And you know what? People receive it. I think I want to give people more credit; they always seem to meet me there in some way. It’s done with love. And we don’t have to agree, but it is my show [laughs], and you did come, so you’re gonna get a new introduction to where I’m at now. People come to hear what they’re familiar with, and they seem to know me a lot deeper and a lot better once they leave. The reaction we get from “The Wild” at every show is that people won’t stop clapping. What’s so interesting is they all kind of sit there for the most part like this [she mimes stiffness] and then about halfway through, because of the groove of it, they’ll start to come out of freeze. And then at the end, they are elated. It’s fun to watch.
So the groove is the spoonful of sugar that helps the medicine go down?
I think so. I mean, those grooves are — especially in “Throw My Arms Around the World” and “The Only” — so primal, and especially in “The Only,” so joyous. It lives in the body. And if people can’t get past the lyrics, then definitely the groove will hypnotize them enough for it to go down, for sure.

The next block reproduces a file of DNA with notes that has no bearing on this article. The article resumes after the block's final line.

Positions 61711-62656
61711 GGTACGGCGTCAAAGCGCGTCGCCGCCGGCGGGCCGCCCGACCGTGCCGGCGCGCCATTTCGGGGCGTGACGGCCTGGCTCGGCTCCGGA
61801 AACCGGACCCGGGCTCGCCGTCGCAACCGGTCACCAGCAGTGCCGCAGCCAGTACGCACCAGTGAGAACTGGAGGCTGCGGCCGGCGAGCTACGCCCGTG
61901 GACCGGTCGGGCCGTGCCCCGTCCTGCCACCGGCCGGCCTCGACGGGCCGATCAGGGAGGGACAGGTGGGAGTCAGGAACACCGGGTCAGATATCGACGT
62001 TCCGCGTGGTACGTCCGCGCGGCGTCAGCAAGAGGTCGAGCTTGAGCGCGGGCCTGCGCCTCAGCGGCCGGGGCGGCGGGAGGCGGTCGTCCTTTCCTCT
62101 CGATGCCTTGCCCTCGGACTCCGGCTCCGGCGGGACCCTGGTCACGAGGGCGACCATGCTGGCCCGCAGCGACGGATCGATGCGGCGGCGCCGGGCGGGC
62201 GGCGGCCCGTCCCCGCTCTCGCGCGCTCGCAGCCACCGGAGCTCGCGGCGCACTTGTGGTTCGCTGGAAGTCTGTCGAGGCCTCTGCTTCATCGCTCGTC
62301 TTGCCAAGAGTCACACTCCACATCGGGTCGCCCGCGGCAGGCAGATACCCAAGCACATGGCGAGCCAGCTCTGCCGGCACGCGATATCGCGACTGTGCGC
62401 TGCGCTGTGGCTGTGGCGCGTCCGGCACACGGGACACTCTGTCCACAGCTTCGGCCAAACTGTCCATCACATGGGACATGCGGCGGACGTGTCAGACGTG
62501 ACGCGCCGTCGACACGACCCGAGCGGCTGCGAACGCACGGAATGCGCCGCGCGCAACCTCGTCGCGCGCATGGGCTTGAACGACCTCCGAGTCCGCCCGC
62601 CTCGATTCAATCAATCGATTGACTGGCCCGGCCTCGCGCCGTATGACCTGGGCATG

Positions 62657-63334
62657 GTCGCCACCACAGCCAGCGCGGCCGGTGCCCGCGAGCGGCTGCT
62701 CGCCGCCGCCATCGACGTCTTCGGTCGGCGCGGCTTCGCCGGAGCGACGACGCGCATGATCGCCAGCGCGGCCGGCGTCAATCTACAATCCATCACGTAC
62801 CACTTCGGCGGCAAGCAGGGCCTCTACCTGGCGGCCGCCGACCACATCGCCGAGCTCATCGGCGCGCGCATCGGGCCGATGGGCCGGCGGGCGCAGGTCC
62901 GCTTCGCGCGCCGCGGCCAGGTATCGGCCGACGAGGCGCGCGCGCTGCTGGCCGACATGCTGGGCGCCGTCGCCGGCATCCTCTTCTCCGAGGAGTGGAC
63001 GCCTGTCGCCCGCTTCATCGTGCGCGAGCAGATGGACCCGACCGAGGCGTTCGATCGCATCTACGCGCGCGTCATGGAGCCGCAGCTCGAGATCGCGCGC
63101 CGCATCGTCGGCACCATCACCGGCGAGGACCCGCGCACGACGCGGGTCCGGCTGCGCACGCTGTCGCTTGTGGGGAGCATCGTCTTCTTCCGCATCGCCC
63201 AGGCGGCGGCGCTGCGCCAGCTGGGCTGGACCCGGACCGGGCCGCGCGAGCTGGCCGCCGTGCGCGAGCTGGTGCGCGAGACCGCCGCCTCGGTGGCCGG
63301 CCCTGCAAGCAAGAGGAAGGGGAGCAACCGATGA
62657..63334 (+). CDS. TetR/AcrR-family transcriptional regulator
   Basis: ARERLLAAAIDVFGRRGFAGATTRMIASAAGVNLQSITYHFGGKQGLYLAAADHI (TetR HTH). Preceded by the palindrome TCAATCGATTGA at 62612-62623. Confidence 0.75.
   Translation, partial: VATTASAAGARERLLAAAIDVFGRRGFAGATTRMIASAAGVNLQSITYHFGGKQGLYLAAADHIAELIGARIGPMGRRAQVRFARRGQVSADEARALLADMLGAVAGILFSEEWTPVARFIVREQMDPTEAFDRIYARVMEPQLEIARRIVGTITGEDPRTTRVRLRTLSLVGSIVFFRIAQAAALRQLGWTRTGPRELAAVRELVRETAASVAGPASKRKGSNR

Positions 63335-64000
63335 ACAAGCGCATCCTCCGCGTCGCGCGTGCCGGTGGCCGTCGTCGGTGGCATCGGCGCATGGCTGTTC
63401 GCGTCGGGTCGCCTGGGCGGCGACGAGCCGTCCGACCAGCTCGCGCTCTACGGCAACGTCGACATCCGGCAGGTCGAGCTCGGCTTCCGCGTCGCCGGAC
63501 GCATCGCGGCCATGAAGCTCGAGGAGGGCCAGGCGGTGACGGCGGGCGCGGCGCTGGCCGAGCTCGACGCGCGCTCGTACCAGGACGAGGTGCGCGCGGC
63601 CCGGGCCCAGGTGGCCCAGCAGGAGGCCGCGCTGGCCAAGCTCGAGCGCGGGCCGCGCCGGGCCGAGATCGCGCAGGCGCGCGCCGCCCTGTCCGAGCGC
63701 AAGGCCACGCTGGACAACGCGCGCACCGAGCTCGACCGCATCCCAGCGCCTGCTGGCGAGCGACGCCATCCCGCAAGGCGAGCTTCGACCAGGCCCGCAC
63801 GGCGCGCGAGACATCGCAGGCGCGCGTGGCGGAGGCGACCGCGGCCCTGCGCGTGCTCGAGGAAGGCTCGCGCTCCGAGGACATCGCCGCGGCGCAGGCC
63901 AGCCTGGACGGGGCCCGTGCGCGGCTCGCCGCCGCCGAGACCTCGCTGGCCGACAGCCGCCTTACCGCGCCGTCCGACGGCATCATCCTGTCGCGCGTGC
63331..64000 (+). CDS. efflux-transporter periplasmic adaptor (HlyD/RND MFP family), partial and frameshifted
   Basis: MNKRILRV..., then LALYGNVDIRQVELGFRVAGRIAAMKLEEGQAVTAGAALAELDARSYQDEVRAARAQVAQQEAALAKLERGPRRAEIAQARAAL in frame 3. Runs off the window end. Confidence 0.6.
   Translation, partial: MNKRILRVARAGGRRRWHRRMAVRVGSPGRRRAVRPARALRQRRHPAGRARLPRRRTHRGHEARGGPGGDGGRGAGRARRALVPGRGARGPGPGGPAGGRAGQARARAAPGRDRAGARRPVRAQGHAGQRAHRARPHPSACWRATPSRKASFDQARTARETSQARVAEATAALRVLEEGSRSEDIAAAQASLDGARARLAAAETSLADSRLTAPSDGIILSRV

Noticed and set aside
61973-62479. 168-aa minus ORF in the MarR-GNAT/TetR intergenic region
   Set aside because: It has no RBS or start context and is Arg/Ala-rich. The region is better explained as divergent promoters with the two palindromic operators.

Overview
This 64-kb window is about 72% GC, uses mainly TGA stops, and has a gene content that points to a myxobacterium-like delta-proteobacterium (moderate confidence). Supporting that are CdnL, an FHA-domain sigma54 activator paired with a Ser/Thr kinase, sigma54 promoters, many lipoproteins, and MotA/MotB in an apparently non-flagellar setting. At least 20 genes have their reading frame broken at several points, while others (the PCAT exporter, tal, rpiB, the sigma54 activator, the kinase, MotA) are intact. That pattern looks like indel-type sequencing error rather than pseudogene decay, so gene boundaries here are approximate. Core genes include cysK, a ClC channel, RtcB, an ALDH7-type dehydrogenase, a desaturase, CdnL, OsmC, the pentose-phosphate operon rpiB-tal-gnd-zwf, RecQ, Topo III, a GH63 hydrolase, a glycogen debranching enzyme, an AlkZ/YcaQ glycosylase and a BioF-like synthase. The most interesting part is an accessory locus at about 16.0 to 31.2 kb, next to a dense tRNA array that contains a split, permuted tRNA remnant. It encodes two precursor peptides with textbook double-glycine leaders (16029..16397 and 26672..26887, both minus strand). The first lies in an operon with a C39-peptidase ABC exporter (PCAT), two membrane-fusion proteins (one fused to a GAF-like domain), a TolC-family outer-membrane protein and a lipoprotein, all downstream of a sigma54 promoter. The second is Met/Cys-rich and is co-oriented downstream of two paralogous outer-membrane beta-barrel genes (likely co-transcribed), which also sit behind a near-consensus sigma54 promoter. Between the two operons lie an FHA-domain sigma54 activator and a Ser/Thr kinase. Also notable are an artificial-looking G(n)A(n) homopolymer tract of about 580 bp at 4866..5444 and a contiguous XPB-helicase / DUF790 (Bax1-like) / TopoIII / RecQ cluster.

Do you get anniversary-minded, or resist that? What was it like hitting that quarter-century mark from the explosive beginning of your career?
When we hit 25, I was a bit reluctant to do everything to celebrate the milestone. Because it felt like forever to me, and at the same time, it didn’t feel like 25 years. I felt like I have so much more to do, and usually when people are celebrating 25 years, they’re 20 years older than me, at least. We were just like, “Oh, cool, 25 years — yay — and then here’s a new chapter.” I do feel like celebrating all of that felt like a really good marker for me to like start fresh with this record. But it is a weird place to be, to celebrate 25 years at 39. [Rimes just turned 40.]
That is not a thing a lot of people experience.
No. [Laughter.] It was a bit strange.
There are some amazing vocal things in this new album. In a way, it’s old hat with you — everyone has been struck by your vocals throughout your career. A lot of times when we think of artists who start really young, we hear their voice — their literal voice —maturing over the years. But you started out, vocally. You’re probably the most famous person there is when we think of someone who sounded like an adult at 12….
[Laughs.] True. That’s the alien part of (the new song) “Spaceship”: “I never thought I belonged here.”
Do you feel like you’re still developing vocally in some way, though?